“You are our future and we want to help you take that future into your own hands,” IOC President Jacques Rogge said. "From this moment on, young people around the world have a chance to participate in a global forum that combines sport, education and culture."

The vision of the Youth Olympic Games (YOG) was to inspire young people around the world to participate in sport and adopt and live by the Olympic values. It was during its Session in Guatemala City in July 2007 that the IOC decided to create a new sporting event to educate, engage and influence young athletes inspiring them to play an active role in their communities.

Young athletes between 14 and 16 years of age, from 204 National Olympic Committees, descended on Singapore for 12 days of the Youth Olympic Games in which they participated in high-level competitions as well as in a Culture and Education Programme focused on five themes: Olympism and Olympic values, skills development, well-being and healthy lifestyle, social responsibility and expression through digital media.

The sports program in Singapore encompassed all 26 sports on the program of the 2012 Olympic Games, with a smaller number of disciplines and events. There were a number of variations with some disciplines being non-Olympic with mixed gender and/or mixed NOC events. The varied formats were designed with a focus on youth (such as the exciting 3-on-3 basketball) and also to encourage strong representation across the sports by many nations.

Each NOC had a limit of 100 athletes, with 30 from team sports and 70 from individual sports.

Arriving on a boat shaped as a giant dragon, the Youth Olympic Flame was carried by 16-year-old Darren Choy who lit a ribbon of flame that spiralled up a 32 metre lighthouse towards the cauldron burner, encased in a six metre high glass structure.

The Games were seen as a resounding success with the next summer edition planned for Nanjing, China in 2014.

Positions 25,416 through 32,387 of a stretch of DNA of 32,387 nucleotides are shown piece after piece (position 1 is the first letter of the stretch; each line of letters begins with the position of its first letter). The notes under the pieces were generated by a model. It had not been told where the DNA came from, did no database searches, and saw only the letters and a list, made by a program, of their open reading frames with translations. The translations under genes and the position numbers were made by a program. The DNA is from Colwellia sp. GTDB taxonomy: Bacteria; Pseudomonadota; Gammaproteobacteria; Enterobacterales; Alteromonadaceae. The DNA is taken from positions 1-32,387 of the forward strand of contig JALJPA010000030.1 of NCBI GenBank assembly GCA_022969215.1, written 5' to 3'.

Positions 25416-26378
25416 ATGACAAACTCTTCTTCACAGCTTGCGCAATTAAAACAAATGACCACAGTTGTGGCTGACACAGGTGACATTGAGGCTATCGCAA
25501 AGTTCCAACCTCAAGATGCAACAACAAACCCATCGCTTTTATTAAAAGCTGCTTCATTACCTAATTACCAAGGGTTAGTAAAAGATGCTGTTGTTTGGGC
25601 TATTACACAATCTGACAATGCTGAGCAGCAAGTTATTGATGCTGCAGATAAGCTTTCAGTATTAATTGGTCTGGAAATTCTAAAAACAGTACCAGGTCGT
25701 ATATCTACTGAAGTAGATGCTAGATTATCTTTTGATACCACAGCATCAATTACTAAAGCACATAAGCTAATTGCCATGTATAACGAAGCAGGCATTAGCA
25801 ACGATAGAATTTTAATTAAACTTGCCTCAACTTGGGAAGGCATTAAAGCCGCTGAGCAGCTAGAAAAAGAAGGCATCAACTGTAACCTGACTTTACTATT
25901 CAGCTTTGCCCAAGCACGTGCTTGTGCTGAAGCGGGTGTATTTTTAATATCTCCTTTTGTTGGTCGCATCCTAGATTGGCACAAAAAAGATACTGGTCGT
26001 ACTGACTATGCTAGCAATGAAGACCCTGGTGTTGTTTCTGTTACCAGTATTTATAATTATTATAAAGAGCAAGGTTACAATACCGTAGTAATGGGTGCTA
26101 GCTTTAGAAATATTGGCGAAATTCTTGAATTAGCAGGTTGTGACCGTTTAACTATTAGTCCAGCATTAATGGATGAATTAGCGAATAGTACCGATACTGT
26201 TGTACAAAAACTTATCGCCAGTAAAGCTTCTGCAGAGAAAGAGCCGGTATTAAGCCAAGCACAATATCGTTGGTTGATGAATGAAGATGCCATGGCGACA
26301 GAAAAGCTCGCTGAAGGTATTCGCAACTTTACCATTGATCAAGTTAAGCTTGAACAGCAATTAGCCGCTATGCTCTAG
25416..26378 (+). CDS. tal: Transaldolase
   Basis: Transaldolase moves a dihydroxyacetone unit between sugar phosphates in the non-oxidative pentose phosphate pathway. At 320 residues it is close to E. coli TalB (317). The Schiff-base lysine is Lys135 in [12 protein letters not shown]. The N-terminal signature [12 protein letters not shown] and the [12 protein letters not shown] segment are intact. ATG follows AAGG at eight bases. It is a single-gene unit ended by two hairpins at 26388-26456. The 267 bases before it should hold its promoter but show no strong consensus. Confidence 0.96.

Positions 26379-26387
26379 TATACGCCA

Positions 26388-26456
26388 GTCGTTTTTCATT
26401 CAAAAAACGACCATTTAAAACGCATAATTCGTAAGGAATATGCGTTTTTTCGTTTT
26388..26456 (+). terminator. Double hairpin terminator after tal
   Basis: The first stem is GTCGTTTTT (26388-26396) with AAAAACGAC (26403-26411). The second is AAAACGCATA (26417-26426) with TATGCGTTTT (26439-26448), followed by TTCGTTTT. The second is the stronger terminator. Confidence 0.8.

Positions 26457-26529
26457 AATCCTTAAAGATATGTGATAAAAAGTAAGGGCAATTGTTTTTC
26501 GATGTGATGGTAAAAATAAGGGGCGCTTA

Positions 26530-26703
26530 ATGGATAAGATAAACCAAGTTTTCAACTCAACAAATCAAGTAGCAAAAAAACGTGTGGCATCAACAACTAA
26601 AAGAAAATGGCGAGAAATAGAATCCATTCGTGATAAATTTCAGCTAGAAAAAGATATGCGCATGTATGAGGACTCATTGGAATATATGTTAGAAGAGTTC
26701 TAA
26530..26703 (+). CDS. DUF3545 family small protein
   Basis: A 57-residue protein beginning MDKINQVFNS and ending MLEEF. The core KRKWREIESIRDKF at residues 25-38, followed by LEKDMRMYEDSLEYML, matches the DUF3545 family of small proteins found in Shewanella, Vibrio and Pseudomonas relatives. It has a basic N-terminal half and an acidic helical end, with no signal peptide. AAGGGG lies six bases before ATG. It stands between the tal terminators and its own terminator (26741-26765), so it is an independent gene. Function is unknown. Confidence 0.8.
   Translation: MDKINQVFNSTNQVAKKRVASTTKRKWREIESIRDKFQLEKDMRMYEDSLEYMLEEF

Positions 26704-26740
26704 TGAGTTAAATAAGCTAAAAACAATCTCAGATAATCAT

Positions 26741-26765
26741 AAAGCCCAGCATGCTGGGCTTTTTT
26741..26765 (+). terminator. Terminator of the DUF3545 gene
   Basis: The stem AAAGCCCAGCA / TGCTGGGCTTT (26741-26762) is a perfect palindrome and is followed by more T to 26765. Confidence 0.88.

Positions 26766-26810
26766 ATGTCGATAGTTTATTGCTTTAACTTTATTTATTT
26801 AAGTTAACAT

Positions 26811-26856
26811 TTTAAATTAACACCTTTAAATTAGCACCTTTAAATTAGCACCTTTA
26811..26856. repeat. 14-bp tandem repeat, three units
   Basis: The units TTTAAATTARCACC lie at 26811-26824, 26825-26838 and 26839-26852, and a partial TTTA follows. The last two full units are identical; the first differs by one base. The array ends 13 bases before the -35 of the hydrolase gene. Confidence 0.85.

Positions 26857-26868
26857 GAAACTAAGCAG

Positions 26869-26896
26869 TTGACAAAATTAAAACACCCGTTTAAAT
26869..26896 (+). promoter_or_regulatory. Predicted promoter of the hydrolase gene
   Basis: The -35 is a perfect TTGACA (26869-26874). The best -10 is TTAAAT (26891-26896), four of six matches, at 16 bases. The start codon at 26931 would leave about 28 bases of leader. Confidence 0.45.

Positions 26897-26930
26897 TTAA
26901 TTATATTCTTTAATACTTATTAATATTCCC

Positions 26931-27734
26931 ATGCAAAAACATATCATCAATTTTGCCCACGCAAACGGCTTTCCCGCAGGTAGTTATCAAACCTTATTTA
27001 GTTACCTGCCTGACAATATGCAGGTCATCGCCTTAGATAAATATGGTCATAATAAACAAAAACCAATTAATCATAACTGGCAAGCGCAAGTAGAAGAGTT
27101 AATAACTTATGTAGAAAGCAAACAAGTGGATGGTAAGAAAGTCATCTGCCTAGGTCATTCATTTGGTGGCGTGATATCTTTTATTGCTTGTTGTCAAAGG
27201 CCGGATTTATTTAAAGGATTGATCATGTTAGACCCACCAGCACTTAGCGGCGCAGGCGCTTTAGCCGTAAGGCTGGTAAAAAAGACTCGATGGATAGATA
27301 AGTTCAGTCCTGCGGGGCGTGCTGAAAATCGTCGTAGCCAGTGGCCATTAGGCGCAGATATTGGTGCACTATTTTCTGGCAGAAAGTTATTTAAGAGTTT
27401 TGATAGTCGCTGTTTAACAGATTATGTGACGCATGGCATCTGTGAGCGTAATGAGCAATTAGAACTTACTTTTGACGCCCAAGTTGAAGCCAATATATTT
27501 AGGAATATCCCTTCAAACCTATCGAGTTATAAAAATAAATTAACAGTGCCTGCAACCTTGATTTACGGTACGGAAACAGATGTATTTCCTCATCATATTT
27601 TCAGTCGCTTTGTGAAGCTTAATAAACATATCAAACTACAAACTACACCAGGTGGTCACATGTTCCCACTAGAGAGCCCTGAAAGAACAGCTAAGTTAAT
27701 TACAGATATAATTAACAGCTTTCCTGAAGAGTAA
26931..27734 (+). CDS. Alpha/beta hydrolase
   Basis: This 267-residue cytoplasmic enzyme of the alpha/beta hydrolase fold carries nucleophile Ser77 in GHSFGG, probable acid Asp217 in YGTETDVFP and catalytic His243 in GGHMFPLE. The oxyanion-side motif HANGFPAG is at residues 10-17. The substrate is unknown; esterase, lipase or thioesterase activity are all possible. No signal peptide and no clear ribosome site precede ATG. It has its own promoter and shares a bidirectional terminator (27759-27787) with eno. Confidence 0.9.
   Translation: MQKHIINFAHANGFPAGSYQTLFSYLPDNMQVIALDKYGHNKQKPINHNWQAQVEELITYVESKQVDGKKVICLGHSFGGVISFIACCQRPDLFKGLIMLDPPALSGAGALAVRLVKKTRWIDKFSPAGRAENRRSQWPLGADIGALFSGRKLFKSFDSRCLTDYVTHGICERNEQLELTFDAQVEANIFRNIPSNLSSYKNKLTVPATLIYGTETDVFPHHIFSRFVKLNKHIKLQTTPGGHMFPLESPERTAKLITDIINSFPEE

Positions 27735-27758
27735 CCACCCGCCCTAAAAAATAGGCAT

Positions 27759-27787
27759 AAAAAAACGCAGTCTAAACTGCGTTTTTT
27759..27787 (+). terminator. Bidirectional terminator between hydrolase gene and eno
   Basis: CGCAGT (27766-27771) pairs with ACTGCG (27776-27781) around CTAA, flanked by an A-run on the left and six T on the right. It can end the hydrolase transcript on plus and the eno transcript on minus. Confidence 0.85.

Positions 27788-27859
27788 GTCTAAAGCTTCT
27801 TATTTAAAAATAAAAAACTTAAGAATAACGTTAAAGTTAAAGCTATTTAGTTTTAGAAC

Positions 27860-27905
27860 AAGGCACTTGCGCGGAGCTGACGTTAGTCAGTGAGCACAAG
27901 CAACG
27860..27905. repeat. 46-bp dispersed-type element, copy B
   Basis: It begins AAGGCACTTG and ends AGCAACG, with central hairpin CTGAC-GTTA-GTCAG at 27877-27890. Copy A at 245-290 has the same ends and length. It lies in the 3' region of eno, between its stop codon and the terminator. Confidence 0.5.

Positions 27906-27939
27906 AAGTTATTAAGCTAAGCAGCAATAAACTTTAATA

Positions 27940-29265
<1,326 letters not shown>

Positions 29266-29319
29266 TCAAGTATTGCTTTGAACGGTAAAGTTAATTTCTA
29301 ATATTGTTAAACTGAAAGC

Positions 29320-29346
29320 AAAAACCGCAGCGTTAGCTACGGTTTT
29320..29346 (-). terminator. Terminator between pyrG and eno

Games Trivia

Emblem

The Singapore 2010 emblem had three distinct elements:
The Flame of Passion - The intense red flame represents the passion to learn and the power of positive thinking. Red is also the national colour of Singapore.
The Star of Champions - The rich purple star symbolises excellence and the pride of representing one's nation.
The Crescent of Tomorrow - The crescent reflects dynamic youth, full of promise. It has the lush green and calm blue colours of a tropical island city.

Motto

The motto for the Singapore 2010 Youth Olympic Games was 'Blazing the trail'

Mascots

The mascots for Singapore 2010 were Lyo, a lion cub, embodying the values of excellence and friendship, and Merly, a merlion, personifying the values of excellence and respect.

Lyo is short for "Lion of the Youth Olympics". A sports lover, he is fun-loving and hopes to inspire young people to keep fit and enjoy sports for life. He symbolises youths' boundless energy, their determination to live life to the fullest and zeal to strive for Excellence.

Merly got her name from "mer" (meaning the sea) and "l y" stand for liveliness and youthfulness. A passionate advocate of environment protection, Merly believes that everyone has a role to play in working towards a sustainable future. She also wants to encourage young people to play an active role in their communities and promote respect for one another.

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Did you know?

Alana Boyd (athletics – pole vault) made Australian Olympic history in Beijing, becoming the first Australian to join both parents as Olympians. This feat was emulated by Jess Fox (canoe/kayak - slalom) at the London 2012 Games.